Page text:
Views

Three journalists

As Easy As Riding A Bike - 19 October, 2015 - 15:31

One would think that serious, high-minded journalists and broadcasters, with national audiences, would never willingly display ignorance, prejudice and stupidity on any topic they choose to investigate. Yet on the subject of cycling, a basic expectation that the subject is understood and presented in a rational, impartial and fair-minded way by journalists of this calibre is, it seems, too much to hope for.

To take just three recent examples.

Nick Ferrari is an award-winning journalist, the kind serious enough to interview prime ministers on his show, on a national radio station. Yet on the subject of cycling, all that seriousness and high-minded scrutiny disappears out the window. One particular line of the questioning he put to Labour’s London Mayoral candidate, Sadiq Khan, was embarrassingly woeful.

He was pressing Khan on whether he would ‘mandate cyclists to use the cycle lanes that have been provided.’ Khan attempted to duck the question, pointing out that this was more reasonably a matter for national legislation, but Ferrari was having none of it, belligerently repeating the question, before producing what he obviously felt was his unanswerable argument

Would you mandate [cyclists to use lanes]? Because at the moment – and I’ve asked the Mayor about this, and I’ve asked Zac Goldsmith about this – you could have the ludicrous situation that £160m has been spent, and the one lane that buses and coaches and trucks and taxis are allowed to use, will have a little old lady on a bicycle in the middle and we’ll all be behind her. Unless she’s mandated to use that cycle lane.

This is a bit like asking whether the use of pavements should be made compulsory, because otherwise a little old lady will walk in ‘the one lane’ that trucks and coaches can use, and we’ll all be stuck behind her. Unless, of course, little old ladies are mandated to walk on footways.

That question would never be asked, of course – because it’s utterly brainless. Nobody is going to choose to walk in front of lorries when there’s a footway. And precisely the same is true for cycling – why would any ‘little old lady’ choose to cycle in front of coaches and HGVs when there’s a cycleway?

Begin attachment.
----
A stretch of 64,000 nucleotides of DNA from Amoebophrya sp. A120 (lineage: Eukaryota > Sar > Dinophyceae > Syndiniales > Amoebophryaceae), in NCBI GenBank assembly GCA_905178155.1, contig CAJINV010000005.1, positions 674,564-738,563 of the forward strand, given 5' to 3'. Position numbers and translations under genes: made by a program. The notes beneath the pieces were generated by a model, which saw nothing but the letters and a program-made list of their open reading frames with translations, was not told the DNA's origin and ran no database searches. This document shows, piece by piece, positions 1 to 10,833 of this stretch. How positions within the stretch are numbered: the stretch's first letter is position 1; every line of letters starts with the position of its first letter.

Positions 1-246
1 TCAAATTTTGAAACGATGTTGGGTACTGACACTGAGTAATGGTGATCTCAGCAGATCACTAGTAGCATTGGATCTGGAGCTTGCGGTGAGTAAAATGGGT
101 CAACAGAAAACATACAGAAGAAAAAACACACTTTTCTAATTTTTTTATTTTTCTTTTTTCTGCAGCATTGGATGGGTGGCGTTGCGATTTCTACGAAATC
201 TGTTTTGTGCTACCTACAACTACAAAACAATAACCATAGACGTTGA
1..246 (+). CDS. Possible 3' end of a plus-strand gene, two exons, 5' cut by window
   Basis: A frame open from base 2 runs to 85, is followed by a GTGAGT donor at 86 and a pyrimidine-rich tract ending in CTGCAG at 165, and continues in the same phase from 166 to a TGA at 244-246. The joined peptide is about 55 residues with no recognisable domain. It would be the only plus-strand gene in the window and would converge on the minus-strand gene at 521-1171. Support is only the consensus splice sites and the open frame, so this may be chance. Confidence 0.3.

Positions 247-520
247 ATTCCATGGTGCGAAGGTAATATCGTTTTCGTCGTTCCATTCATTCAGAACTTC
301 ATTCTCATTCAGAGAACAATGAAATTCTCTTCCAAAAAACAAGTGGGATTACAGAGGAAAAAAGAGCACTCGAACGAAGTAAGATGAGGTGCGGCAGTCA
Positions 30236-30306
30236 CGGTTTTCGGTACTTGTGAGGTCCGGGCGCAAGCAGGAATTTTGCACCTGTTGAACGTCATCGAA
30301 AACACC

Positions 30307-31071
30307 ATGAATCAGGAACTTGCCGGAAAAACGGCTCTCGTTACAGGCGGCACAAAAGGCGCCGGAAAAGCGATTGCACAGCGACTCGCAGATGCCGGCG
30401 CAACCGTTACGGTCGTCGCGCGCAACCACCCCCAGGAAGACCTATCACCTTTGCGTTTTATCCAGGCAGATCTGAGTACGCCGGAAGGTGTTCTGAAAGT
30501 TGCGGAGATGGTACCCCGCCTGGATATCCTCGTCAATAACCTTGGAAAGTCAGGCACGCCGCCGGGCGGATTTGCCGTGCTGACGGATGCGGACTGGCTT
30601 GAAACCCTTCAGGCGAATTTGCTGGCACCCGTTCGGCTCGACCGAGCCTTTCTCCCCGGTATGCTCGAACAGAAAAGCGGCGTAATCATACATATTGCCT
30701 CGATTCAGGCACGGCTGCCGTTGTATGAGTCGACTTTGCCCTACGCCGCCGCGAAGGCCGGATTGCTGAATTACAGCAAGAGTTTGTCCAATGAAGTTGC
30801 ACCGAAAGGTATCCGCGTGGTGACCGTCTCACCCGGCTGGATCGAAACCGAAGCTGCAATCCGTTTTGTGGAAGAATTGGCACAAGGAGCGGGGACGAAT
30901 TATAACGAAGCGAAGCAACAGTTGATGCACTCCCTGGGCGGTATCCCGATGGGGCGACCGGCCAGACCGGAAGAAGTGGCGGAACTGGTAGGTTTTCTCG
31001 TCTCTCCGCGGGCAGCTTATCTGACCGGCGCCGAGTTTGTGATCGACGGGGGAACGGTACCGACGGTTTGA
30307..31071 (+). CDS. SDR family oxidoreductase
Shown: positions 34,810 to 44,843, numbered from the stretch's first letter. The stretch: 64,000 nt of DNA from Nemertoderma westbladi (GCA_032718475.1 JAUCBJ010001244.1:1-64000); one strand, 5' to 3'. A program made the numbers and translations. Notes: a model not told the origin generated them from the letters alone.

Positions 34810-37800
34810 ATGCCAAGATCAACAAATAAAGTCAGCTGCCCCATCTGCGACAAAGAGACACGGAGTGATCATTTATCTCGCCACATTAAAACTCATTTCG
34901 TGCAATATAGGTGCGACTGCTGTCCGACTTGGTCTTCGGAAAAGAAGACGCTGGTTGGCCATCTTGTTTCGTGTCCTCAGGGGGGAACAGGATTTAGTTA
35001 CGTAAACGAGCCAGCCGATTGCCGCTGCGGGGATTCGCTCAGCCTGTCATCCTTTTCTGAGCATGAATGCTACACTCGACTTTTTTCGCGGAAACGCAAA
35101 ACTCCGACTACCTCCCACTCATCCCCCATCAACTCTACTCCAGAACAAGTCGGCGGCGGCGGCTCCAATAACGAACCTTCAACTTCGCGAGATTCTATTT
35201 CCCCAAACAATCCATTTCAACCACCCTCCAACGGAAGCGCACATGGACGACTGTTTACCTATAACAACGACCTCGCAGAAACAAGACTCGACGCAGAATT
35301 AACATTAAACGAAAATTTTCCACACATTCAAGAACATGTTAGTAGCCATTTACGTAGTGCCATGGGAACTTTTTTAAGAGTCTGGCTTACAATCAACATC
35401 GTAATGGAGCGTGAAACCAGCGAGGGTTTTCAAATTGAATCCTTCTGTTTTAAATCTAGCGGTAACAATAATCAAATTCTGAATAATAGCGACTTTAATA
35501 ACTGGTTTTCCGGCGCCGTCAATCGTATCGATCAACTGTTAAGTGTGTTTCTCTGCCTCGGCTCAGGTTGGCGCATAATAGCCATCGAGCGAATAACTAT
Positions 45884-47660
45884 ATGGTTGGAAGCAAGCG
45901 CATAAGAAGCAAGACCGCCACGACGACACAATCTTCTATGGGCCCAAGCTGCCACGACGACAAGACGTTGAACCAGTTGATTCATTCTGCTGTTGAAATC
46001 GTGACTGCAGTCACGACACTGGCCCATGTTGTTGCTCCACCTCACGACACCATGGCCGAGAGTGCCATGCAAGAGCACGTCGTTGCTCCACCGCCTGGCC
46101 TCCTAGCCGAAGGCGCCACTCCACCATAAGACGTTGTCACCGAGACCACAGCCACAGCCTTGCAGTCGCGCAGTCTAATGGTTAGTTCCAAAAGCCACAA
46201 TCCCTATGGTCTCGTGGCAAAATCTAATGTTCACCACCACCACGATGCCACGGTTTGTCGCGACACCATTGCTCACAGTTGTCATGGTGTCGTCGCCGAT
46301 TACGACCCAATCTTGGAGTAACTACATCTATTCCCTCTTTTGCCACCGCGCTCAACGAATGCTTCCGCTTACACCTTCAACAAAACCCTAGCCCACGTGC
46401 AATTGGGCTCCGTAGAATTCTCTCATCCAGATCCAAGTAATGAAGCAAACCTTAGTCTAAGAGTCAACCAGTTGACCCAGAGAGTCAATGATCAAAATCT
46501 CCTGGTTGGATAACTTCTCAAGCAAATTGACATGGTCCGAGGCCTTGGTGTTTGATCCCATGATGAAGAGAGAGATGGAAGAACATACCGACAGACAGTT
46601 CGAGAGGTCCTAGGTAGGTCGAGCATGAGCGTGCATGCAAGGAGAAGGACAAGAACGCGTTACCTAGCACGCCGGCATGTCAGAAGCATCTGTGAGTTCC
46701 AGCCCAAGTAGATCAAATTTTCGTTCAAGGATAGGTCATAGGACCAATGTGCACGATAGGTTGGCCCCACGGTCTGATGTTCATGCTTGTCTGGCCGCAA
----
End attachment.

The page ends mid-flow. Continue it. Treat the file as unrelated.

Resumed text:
‘Young children should be mandated to use cycling infrastructure – otherwise they’ll be using the motor traffic lanes, holding us all up!’ [Picture from here]

Ferrari’s question reveals total stupidity on the matter of cycling infrastructure and behaviour – never stopping to consider why a ‘little old lady’ (or indeed anyone else) might choose to cycle in a horrible environment if the alternative was reasonable. What’s his explanation? Does he think people who use bicycles are masochists?

It’s apparently only legislation that will stop grannies from cycling in front of that HGV.

This is the view from behind the windscreen – small-minded, betraying a total lack of understanding and empathy, proudly on display on national radio.

Bridget Kendall is another award-winning journalist. Last week she hosted a programme on the BBC world service, devoted to the subject of the bicycle and the role it has played (and is playing) in human freedom – in female emancipation, as mobility in poorer parts of the world, and as ideal city transport, everywhere. A high-minded programme, but again, like Ferrari, Kendall didn’t appear to have done a great deal of research, and allowed her prejudices to interrupt serious consideration of policy.

For a start, Kendall didn’t seem able to grasp how space for cycling could be allocated at ground level. 

Kendall: There’s always a problem with making a city more bicycle-friendly – how do you actually find the space for cyclists, to keep them safe, and give them room to operate, so that they don’t get in the way of the non-pedallers, which are either the car drivers, or else the pedestrians?

Posed this question, Dr Sheila Hanlon responded –

Hanlon: I do quite like the idea of some of the Cycling Superhighways, and having separated spaces for cyclists, to insulate them from traffic.